Peter Stevens — Vice President of Oliverian’s Board of Trustees — recently took the stage in a community production of “Our Town.”
Board of Trustees Vice President Peter Stevens has over four decades of experience working in education. Prior to joining the board at Oliverian, he served as a Peace Corps Volunteer, worked as an English teacher, was school head at four schools in the U.S. and abroad, worked as the academic director at a therapeutic boarding school in Massachusetts, and spent about 12 years working as an independent educational consultant.
However, he didn’t have much experience onstage and in the spotlight — until this summer, when he took on the star role of Stage Manager in a production of Our Town. We caught up with Peter to ask about his time in the theater and his experience on the board.
Q: Can you tell us a little bit about your decision to try stage acting? What motivated you to pursue it?
A: I live in a small town in western Massachusetts called Shelburne. The town is celebrating its 250th birthday this year, so a local community theater company decided to put on a production of Thornton Wilder’s marvelous play Our Town. That’s a play I’d always loved, and many years ago, a good friend and colleague of mine played the role of stage manager, who is the narrator-conscience — and arguably the lead character — of the play. (The “stage manager” is a character in the play, not the traditional stage manager who’s behind the scenes.)
My wife Linn knew that I loved the part and love the play, and she realized that the production was holding auditions for the stage manager and suggested that I go and apply. So, I went in and did a reading with the director. After that, I went to England for a month to visit our kids and grandkids who live there, and I got an email that I’d gotten the role!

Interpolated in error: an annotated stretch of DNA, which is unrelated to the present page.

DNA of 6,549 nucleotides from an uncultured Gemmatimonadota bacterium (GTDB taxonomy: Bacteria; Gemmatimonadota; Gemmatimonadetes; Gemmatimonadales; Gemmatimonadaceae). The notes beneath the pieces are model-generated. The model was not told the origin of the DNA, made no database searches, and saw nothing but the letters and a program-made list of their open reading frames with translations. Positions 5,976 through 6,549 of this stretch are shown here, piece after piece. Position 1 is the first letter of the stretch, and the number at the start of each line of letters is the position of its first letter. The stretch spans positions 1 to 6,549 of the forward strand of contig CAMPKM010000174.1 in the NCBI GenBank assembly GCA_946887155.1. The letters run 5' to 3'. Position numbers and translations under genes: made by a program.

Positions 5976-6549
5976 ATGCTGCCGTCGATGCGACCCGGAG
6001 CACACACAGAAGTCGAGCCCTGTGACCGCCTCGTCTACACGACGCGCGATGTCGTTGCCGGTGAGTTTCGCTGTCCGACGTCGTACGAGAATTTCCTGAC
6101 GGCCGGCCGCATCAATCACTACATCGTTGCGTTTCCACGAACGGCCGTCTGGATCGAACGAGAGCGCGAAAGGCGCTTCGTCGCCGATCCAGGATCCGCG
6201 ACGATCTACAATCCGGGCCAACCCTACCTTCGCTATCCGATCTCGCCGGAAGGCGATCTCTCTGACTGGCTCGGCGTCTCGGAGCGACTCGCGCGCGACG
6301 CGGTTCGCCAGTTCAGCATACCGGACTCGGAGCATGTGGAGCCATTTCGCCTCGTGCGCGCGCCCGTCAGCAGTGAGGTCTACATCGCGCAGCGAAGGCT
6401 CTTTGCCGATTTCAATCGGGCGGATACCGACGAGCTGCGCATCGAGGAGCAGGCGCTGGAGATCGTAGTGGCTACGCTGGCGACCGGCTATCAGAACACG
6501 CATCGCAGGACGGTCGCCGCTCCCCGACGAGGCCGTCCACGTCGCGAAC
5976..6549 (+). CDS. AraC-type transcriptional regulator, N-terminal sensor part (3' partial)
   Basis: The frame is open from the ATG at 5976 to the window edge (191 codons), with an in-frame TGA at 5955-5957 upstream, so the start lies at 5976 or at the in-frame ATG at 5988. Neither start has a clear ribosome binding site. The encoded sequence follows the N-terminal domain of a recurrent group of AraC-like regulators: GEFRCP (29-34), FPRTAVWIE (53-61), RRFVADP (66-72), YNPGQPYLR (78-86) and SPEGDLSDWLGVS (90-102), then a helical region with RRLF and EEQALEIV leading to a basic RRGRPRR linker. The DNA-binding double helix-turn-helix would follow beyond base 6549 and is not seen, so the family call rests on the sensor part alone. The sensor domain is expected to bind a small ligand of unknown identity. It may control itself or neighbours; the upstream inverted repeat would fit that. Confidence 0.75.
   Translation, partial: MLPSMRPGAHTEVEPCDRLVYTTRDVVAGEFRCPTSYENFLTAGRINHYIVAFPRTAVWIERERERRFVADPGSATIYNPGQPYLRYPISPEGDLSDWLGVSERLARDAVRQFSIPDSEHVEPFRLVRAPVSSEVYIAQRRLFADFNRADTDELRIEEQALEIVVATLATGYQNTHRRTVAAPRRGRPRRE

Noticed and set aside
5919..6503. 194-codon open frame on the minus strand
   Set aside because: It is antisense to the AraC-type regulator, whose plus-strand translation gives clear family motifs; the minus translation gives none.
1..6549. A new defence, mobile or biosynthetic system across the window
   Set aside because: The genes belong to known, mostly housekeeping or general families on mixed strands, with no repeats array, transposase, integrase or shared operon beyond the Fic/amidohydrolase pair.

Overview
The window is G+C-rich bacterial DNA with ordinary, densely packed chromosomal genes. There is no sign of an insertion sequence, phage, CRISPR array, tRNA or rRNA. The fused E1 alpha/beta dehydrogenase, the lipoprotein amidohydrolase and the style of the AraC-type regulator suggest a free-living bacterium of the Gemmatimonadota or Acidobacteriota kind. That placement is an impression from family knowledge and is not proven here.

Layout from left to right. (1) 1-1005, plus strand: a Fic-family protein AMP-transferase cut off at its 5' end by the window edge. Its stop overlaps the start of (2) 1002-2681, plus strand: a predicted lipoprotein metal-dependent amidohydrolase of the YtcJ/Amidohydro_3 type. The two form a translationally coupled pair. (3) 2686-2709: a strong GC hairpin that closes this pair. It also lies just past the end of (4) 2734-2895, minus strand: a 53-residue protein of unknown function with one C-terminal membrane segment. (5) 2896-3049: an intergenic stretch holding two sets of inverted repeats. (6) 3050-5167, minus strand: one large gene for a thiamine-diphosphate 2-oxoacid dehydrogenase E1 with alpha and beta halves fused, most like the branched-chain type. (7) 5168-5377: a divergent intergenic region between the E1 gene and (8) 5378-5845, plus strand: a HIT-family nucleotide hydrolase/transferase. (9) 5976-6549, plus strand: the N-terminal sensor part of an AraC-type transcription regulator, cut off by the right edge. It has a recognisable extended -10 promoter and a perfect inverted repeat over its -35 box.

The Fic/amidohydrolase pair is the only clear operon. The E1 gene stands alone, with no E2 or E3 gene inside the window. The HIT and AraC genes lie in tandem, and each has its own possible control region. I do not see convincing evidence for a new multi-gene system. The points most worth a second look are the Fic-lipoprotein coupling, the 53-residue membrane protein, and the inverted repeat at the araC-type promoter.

I took the part, but with considerable dread. The stage manager is way out of my comfort zone, and I’ve never done something like that before. I’ve always enjoyed drama and theater in school, as both student and teacher. But being onstage as an actor in front of a bunch of people was very different from the speaking before audiences that I’ve done. Memorizing countless lines was formidable!
But I stuck with it, and by September, there were five different performances over two weekends and we played to big crowds each night. I had a great time. And I was able to “live” this challenging role, dealing with matters of living and dying, meaning, fate, and eternal values. And (a bonus!) I met a lot more people in the town I live in, people who will be friends for a long time, It was an extraordinary experience.
Q: What else takes up your time and energy when you’re not onstage?
A: Much of my energy these days goes to several different volunteer boards, like the Oliverian board. I serve on one other school board, as well as the board of the local library, where we’ve just completed a capital campaign effort for renovations. I also serve a grass-roots foundation that raises funds to support teachers in local schools, as well as a committee that brings national speakers to the community to share thoughts on significant topics of importance, like election practices, prejudice and diversity, climate change, and social justice. Family, travel, and friends are all priorities.
Q: What do you enjoy about your involvement with Oliverian?
A: It’s so hard to find a brief response to that question. In general, the Oliverian experience allows young people to learn that they are somebody, they matter, people care about them, and they can try things, take risks, without prejudice. They can fail, and they’ll be picked up again. And, with redirection, will try anew.
I learned and shared much of that during the decade when I provided college counseling to Oliverian students, and worked with the academic program. Now that I’m on the board, I don’t work with kids directly anymore, although I do continue to work with some of the faculty. We do this work as trustees because we believe in what the school can offer young people. Oliverian provides an environment in which students can learn to understand that they’re important individuals with something to offer. Our role as a board is to help secure the school’s future, so, ever improving, Oliverian can help future students also “find their place in the world.”